Lemon and wasabi mackerel with parsnip noodles

 

I love the contrasts of sweet, salty and citrus in a lot of Japanese cooking and wasabi is one of my husbands all time favourites (he can eat scarily large amounts of it seemingly immune to its heat!). These flavours were the inspiration for this dish – sweet earthy parsnip, salty silky mackerel and fresh citrus dressing.  I also really like spiralised vegetables as an alternative to noodles. They a great way to get more vegetables into your diet but they introduce such a range of possible textures and flavours to “noodle” dishes.

Lemon and wasabi mackerel with parsnip noodles:

Time: 15-20 minutes to prep ahead, <10 minutes on the night

Dietary info: gluten free, pescatarian (can be made vegan – see “changing it up”)

Serves 2-3

  • 1 parsnip, spiralised, grated, finely sliced or peeled into ribbons
  • 2 mackerel fillets

Wasabi sauce:

  • Juice of 1 lemon
  • 2 tbsp soy sauce
  • 1 tsp wasabi paste
  • 2 tbsp water

wasabi sauce

  1. Bake the mackerel fillets in an oven proof dish for 10-15 minutes until they flake easily and are opaque all the way through.
  2. Allow the fillets to cool and then flake, removing as many bones as you can (see tip).
  3. To make the wasabi sauce, mix the wasabi paste to a smooth sauce with 2 tbsp water then combine this with the soy sauce and lemon juice.
  4. Put the parsnip into a non-stick frying pan or saucepan with 4 tbsp of the wasabi sauce and a enough water so that there is a thin covering of liquid at the bottom of the pan and stir to evenly coat the parsnip in the wasabi sauce.
  5. Cover and cook over a medium heat for 4-6 minutes until the parsnip is just softening, adding a splash of water if it dries out before the parsnip has cooked.
  6. Stir in the flaked mackerel, heat through and serve with the rest of the wasabi sauce to drizzle over.

mackerel noodles cooking


A few tips to prep ahead:

  • Make the sauce and store in an airtight box in the fridge.  This keeps well so you can also make double or triple quantities and use it with other dishes such as drizzled over baked salmon or stir fried oriental mushrooms and served with sushi rice.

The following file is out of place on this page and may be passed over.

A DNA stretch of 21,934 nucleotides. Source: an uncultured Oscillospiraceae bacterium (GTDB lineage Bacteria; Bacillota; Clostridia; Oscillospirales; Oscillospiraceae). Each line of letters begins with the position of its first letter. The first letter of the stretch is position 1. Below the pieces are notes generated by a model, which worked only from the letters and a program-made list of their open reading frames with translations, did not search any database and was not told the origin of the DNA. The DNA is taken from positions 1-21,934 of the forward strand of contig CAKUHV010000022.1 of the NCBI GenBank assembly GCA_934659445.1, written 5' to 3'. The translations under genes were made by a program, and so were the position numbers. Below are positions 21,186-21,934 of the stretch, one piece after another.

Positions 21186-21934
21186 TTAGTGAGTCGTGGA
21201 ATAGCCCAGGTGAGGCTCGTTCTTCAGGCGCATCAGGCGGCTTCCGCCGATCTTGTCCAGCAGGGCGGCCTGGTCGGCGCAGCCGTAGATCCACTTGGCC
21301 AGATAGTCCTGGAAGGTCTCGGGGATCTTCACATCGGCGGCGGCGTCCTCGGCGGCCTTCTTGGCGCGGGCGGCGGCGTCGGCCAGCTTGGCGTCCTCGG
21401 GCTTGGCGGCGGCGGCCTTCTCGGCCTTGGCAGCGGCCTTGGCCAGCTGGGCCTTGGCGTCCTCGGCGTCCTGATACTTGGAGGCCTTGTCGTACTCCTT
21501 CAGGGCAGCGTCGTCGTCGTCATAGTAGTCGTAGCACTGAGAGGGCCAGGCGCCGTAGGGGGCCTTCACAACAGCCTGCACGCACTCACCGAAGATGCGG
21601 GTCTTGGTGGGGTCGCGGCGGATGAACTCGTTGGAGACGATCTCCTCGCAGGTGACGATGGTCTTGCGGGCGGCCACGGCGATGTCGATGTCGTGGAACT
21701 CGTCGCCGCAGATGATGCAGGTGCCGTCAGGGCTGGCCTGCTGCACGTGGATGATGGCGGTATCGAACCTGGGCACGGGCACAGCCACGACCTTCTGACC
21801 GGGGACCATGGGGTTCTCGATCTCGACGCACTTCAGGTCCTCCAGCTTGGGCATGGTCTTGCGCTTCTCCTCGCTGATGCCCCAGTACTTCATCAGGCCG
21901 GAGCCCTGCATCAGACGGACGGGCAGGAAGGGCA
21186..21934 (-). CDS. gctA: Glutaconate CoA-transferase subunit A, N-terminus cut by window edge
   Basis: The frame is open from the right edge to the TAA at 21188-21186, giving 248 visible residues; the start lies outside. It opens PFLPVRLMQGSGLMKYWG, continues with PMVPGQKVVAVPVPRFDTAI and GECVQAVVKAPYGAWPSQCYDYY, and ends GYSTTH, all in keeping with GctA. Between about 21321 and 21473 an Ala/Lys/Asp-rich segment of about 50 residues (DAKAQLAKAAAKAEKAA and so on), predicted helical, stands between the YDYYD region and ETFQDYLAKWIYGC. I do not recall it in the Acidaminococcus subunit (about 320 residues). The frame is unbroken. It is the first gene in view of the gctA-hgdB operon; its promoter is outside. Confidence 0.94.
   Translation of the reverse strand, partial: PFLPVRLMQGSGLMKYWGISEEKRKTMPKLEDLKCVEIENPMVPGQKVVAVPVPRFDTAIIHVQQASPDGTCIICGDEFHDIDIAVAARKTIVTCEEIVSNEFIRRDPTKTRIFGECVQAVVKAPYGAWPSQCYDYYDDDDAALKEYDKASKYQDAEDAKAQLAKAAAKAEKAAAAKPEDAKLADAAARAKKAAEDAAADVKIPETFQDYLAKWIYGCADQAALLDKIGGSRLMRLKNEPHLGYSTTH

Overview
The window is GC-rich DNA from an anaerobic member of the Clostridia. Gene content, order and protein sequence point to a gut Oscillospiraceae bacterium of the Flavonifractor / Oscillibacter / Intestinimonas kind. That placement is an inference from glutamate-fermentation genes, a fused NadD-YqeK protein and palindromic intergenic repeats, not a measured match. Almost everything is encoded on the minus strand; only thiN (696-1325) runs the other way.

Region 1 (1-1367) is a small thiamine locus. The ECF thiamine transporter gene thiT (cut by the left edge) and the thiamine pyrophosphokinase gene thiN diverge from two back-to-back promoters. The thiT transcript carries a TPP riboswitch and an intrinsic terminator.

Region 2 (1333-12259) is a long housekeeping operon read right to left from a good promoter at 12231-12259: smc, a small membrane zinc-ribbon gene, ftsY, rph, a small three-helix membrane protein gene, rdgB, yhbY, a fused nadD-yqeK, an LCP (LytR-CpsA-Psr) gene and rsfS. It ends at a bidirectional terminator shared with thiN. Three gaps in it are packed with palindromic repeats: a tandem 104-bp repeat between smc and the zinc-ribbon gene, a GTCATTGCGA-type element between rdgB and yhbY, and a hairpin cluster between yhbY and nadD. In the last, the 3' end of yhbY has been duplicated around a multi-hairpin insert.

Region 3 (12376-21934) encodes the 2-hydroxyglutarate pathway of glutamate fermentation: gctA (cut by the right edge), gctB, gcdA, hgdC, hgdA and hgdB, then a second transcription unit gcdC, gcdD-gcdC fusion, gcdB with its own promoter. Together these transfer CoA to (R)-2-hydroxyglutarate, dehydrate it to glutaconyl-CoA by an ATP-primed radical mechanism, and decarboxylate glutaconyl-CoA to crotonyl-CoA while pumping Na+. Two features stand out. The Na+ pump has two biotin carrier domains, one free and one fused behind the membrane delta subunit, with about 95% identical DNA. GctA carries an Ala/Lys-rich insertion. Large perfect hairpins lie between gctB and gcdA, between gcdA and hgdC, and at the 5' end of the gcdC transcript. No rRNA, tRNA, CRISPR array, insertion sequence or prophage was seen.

• The mackerel can be cooked and flaked and stored in a box in the fridge a day or two before you cook this dish.
  • The parsnip “noodles” can be prepared and kept in a sealed bag in the fridge the day before cooking.  Try to avoid preparing these more in advance as the “noodles” may dry out.  this means that this is a very good dish to prepare on a Sunday and eat on a Monday.

parsnip noodles


Some tasty little tips and twists…

Preparing the mackerel fillets

  • You can tell when the fish is ready as it will change from translucent to opaque all the way through and “flake” apart easily when you touch it.
  • When the fillet is cooked and cooled, the skin should peel off in one or two pieces easily.
  • The bones will mainly be along the centre of the fillet.  The fillet should come apart easily along the line if you gentle pull it apart with your fingers.  You can then feel along both sides of this divide for the bones and pull them out with your fingers or tweezers.
  • You can also buy ready cooked, boneless mackerel fillets if you don’t like preparing fish and break these into flakes with two forks.

Changing it up

  • This dish would also work well with hot roast salmon flakes or crab instead of mackerel.
  • If you want to make it vegetarian / vegan you could also replace the mackerel with about 150g shittake and / or oyster mushrooms, fried in a splash of sesame or groundnut oil with a pinch of salt.

 

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